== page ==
For any child, the first six years are very important as the rate of learning and development is the fastest during this time. The World Health Organization (WHO) states that early childhood is the most important phase for overall development. Factors like disability and malnutrition pose particularly difficult challenges. However, if these problems are solved at an early age, it minimizes developmental risks and enhances child development.
APD’s Early Intervention Program aims to identify disability and malnutrition at the initial stages and provide suitable aids and a holistic treatment. This is to ensure that children reach their maximum potential for development in these early years.
The program proposes to tackle the issue of disability on two fronts:
Follow up: Within a week, the APD staff follows up on the children who have been identified. The details of the children detected with disability are collected on the same day as the screenings. Once the details are collected, the cases are mapped and the follow-up schedule is planned for the following week.
We lay immense emphasis on follow ups at APD. We even follow up with children identified with mild disability over the phone and motivate the parents to visit the centre.
Follow ups are essential to:
The outcome of the follow up is to get the parents to bring the child to APD or a Community Learning Center or contact the referred person or institute. If this does not happen within two weeks, the follow up is repeated.
A sub service is created under the baby screening service which tracks the number of follow ups and the children who have been successfully referred.
About 44% of people with disabilities are women. They have limited opportunities and are denied most of their basic rights. The Horticulture Training Center at APD has worked with and trained several people to manage women with disabilities.Read More >>
The development of people with disabilities is considered a part of the overall development of their families and local community.Read More >>
APD recognizes that the size and complexity, not to mention the urgency, of the challenge of rehabilitating millions of people with disabilities spread across the country, is too large for any one organization.Read More >>
APD provides financial, technical and management advice to several community organizations that work as viable interfaces between persons with disability and local authorities.Read More >>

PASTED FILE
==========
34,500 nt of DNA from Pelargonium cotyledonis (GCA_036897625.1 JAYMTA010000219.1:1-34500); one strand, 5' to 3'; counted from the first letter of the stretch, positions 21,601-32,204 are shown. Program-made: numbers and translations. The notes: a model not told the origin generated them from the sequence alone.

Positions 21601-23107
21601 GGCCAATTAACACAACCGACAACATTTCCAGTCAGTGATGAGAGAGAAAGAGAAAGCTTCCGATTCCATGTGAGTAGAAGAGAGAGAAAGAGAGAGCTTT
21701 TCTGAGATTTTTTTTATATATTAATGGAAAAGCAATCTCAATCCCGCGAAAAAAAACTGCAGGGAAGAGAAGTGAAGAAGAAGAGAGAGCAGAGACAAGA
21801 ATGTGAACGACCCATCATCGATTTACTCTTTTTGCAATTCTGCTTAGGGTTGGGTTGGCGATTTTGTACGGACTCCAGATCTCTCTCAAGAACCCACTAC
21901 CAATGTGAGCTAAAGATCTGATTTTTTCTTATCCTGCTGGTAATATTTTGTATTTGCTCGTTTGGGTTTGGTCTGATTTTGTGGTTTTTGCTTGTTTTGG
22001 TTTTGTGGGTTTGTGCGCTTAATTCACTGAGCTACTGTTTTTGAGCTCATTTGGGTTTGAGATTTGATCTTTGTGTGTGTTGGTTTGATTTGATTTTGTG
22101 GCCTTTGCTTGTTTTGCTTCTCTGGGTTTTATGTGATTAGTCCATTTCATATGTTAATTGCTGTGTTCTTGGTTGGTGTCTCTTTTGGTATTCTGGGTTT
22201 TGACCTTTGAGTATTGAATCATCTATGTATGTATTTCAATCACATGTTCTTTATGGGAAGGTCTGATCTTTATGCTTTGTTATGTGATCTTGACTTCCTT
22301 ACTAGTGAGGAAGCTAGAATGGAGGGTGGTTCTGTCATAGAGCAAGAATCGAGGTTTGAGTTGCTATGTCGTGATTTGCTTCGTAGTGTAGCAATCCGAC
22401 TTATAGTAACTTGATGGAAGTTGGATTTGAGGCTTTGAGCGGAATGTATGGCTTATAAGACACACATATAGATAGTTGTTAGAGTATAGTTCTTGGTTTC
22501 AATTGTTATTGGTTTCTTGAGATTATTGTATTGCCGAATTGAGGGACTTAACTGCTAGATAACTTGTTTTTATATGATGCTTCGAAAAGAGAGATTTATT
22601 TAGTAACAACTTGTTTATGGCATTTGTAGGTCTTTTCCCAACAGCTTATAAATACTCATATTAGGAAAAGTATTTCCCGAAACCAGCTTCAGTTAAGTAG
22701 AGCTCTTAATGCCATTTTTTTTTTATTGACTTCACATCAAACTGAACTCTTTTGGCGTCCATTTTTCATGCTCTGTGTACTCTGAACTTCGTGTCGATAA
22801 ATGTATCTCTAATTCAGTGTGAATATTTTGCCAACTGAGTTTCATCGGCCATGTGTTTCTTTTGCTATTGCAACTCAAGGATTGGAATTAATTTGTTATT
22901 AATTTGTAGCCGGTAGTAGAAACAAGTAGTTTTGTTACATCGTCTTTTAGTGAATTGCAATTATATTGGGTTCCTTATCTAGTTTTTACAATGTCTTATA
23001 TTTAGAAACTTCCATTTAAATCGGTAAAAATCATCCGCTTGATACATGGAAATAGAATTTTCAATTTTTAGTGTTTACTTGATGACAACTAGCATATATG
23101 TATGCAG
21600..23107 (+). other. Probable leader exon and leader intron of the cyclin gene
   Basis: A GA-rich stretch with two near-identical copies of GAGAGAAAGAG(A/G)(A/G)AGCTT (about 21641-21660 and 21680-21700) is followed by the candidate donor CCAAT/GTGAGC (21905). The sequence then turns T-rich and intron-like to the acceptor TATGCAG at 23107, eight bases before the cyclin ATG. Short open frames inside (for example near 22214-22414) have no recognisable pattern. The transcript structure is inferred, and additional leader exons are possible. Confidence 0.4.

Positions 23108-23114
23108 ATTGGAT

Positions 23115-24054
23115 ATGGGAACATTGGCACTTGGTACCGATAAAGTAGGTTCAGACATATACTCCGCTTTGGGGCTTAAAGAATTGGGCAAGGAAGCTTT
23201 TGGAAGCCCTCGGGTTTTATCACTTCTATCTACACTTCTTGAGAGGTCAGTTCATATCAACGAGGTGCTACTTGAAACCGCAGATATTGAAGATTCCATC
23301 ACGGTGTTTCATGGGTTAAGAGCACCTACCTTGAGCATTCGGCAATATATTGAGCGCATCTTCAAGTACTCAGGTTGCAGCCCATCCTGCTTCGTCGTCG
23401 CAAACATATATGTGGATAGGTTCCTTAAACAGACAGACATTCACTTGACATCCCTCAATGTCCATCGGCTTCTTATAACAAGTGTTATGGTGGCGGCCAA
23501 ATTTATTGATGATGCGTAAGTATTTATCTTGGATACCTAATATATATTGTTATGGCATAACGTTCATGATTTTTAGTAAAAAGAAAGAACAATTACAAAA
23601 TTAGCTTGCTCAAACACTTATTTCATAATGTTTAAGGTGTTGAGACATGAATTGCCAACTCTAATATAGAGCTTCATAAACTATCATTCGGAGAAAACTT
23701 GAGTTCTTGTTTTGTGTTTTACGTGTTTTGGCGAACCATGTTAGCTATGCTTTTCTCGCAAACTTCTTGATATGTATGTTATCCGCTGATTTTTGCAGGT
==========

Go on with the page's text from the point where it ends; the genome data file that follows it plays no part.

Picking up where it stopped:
APD’s Urban Advocacy work in Bengaluru and municipalities of Kolar, Bagalkot, Chikkaballapur and Bidar includes helping people claim rightful benefits under the laws of education, livelihood, mobility assistance, transport concessions and housing schemes.Read More >>
Therapeutic care is an essential part of the rehabilitation process that helps in regaining strength, relearning skills or finding new ways to perform day-to-day activities.Read More >>
In Karnataka, an estimated 7.2 lakh youth with disabilities in the age group 16 to 35, with no employable skills or relevant education, require livelihood support to ensure a life of independence and self sufficiency.Read More >>
Bangalore Urban has a very high drop-Out rate of Children with Disability from mainstream schools. Sarva Siksha Abhyan (SSA) estimates a mere 25% of those who start out in Class I, stay on in school, till Class X.Read More >>
APD is a pioneer in setting up rural, community-based livelihood programs. Youth with disabilities from economically backward strata have benefitted from these opportunities.Read More >>
The APD Industrial Training Centre offers vocational training programmes recognized by the NCVT (National Council of Vocational Training) scheme of the Department of Employment and Training, Government of India.Read More >>
Retaining children with disabilities in schools is a huge problem and we see 60-70% of them drop out after primary education.Read More >>
APD’s Early Intervention Program aims to identify disability and malnutrition at the initial stages and provide suitable aids and a holistic treatment. This is to ensure that children reach their maximum potential for development in these early years.Read More >>
APD’s Community Learning Centre program has been operational since 2007. We enroll children from surrounding urban slums and low income families.Read More >>
Shradhanjali Integrated School, founded in 1973, is a recognized primary school up to Class VII under the SSLC Board, with a capacity to educate up to 200 children. The school maintains an 80:20 ratio of children with disabilities and the non-disabled to promote inclusion.Read More >>
APD aims at ensuring inclusive growth, skills development initiatives are being undertaken across various sectors, to meet the demand for skilled manpower by training youth in short term courses including soft skills.Read More >>
In the last 10 years, we have reached out to almost 2000 people with mental illness through targeted activities like identification, providing access to mental health care and social & economic rehabilitation.Read More >>
APD’s Assistive Devices unit has been producing custom aids and appliances, since 1982, to meet the emerging needs of persons with disability. About 3000 PWDs assessed by the internal therapy unit or identified in rural or special orthopaedic camps, are provided each year.Read More >>
APD is the only organisation which has various comprehensive, structured and community-based programs for people with spinal cord injuries (PSCI). Currently, we have the capacity to annually rehabilitate 360 people suffering with SCIRead More >>